HALT: Anger Management

closely cropped shot of hands holding a red stress toy with a frowning face on it - person is sitting at their desk in front of a laptop - anger managementOver time, unchecked anger takes a toll on your mind and body. It can lead to a wide range of uncomfortable symptoms—including teeth grinding, headaches, anxiety, muscle tension, and trouble sleeping. If you’ve ever heard the HALT (Hungry, Angry, Lonely, and Tired) acronym used to describe the most common relapse triggers, you know that it can also put your recovery at risk.

If you find yourself frequently struggling to keep your temper in check, here are some anger management tips that can help you take control of your feelings and continue moving forward in your recovery journey.

Acknowledge That Your Emotions Are Normal

There is nothing inherently negative about being angry. For example, it’s natural to feel angry when you’ve been mistreated. In fact, your anger might even be productive if it spurs you to realize that you need to set stronger boundaries with your friends and family as you move forward in your recovery.

Issues with anger management are often rooted in outdated gender stereotypes that try to convince us that emotions are inherently masculine or feminine. Emotions don’t have a gender because they are a natural and normal part of being human.

For men, anger can become the “go-to” emotion whenever a situation is uncomfortable. Traditional views of masculinity can make it seem more acceptable to yell or punch a wall than to acknowledge feelings of fear or sadness. These men may use being drunk or high as an excuse for their angry outbursts.

Often, women who struggle with anger management grew up believing that anger was a shameful emoticon. When they expressed their anger, they were told they were being “hysterical” or “irrational.” As adults, they may rely on drugs and alcohol to escape from the shame they feel over being unable to regulate their emotions.

Practice Empathy

Empathy refers to the ability to recognize and understand the thoughts and feelings of another person. It’s the basis of the old expression that urges you to “walk a mile in someone else’s shoes” before judging their life choices.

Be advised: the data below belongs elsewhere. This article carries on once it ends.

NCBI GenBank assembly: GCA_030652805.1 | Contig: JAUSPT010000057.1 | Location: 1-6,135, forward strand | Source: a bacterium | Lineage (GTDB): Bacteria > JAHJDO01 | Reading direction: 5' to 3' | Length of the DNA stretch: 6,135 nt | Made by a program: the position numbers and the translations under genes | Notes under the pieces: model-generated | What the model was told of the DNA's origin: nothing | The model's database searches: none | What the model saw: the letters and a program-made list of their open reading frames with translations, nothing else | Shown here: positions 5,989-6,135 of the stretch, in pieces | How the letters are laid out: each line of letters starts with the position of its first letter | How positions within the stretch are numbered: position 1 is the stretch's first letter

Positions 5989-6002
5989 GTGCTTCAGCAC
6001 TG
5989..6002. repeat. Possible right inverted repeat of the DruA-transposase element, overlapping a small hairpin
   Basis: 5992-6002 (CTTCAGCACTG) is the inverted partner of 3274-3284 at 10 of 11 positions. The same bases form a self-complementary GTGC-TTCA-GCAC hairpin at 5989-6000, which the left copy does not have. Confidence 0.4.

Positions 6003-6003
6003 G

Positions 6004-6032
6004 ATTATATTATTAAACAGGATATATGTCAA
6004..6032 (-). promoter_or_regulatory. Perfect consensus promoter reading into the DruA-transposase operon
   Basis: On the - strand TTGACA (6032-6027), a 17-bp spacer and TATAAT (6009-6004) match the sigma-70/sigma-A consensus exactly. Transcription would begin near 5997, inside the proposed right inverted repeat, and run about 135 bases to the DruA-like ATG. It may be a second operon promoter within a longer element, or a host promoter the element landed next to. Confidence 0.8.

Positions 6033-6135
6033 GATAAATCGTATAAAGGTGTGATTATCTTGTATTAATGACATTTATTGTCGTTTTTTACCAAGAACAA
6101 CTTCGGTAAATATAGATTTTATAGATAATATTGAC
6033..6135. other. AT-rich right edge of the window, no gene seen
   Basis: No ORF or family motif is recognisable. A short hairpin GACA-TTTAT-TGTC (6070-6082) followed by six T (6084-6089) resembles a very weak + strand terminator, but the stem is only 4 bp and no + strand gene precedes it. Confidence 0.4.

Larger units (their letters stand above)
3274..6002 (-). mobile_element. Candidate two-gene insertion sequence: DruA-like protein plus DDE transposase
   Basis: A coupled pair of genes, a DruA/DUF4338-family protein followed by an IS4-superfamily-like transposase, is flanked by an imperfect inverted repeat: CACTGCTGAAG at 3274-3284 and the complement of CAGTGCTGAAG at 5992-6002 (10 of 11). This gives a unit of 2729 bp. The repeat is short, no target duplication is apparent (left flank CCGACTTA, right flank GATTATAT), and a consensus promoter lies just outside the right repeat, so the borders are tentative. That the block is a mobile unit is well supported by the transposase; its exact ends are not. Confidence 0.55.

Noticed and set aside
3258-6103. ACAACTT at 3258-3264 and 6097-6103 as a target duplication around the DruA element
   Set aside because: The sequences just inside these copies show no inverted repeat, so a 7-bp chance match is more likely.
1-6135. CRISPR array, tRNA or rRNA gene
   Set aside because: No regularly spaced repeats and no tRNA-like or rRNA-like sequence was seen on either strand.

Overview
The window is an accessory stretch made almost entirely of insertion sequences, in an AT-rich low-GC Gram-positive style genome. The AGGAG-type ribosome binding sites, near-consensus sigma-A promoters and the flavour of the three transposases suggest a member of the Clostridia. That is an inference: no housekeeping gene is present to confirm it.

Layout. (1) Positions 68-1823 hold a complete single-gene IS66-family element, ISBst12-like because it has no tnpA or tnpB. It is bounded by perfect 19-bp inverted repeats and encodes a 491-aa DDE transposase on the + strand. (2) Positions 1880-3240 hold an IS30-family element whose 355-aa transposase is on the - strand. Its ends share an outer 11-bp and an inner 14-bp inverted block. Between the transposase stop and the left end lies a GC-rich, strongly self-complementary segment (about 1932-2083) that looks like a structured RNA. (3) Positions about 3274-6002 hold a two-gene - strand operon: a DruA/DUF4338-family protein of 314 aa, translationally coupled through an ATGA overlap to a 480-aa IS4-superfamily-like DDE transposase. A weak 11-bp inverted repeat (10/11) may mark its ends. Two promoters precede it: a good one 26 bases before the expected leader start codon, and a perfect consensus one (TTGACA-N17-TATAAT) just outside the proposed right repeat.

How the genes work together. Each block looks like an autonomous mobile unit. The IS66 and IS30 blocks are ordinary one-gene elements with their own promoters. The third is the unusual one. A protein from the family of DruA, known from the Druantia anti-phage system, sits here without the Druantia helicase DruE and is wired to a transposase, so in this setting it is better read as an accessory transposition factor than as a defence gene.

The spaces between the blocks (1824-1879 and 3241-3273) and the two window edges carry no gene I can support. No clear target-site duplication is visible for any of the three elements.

When you feel like your anger is starting to get the best of you, take a step back. Resist the urge to assume that people are trying to be hurtful and consider if the situation could be nothing more than a misunderstanding or miscommunication.

A friend who kept you waiting at a restaurant where you were supposed to meet for lunch might have been dealing with a sick child at home. A coworker who snapped at you when you asked for clarification about an assignment may be going through a painful divorce. A family member who has been less than supportive of your recovery efforts might be secretly wondering if they should also seek addiction treatment.

Sometimes, practicing empathy means choosing to forgive those who’ve hurt you as a way of releasing the negative energy in your life. When you choose to treat others with grace and compassion, it becomes easier to show yourself the same consideration.

Find Healthy Ways to Express Your Feelings

Anger is normal, but it’s not an excuse for aggression. You are entitled to your feelings, but it’s not acceptable to become violent or verbally lash out at a person who has made you angry. Finding healthy ways to deal with your feelings is a key part of the recovery process—especially as you’re trying to rebuild trust in your relationships with those who’ve been hurt by your past addiction-related behavior.

Some healthy ways to cope with your anger include:

  • Practicing yoga, meditation, or deep breathing exercises
  • Writing about our feelings in your journal
  • Distracting yourself by watching a funny movie or listening to music you enjoy
  • Diffusing the situation with a gentle joke about unrealistic expectations or factors beyond your control
  • Stating how you feel by using “I” statements that avoid judging or blaming the other person
  • Taking responsibility for your actions and apologizing when you’ve acted inappropriately

Cognitive behavioral therapy (CBT) is well-known as an effective treatment for substance use disorders, but it can also be useful in anger management. CBT techniques can help you identify their triggers and root causes as you work towards disrupting and controlling your anger. The goal of CBT for anger management is to replace aggressive and confrontational communication with a calm, assertive way of expressing yourself.

Ask for Help

A lasting recovery is about more than simply abstaining from addictive substances. Managing your substance use disorder on a long-term basis requires examining how your thoughts and feelings influence your day-to-day behavior. If you’re struggling to manage your anger, the team at St. Joseph Institute for Addiction is here to help. Graduates of our Pennsylvania residential addiction treatment center enjoy access to a full continuum of care that helps support the transition back to independent living. No matter what challenges you’re facing, we’re here to provide the support you need to face the future with confidence.

Looking for a Pennsylvania drug and alcohol rehab? To learn more about SJI Pennsylvania addiction rehab, and our programs, please contact us at (888) 352-3297.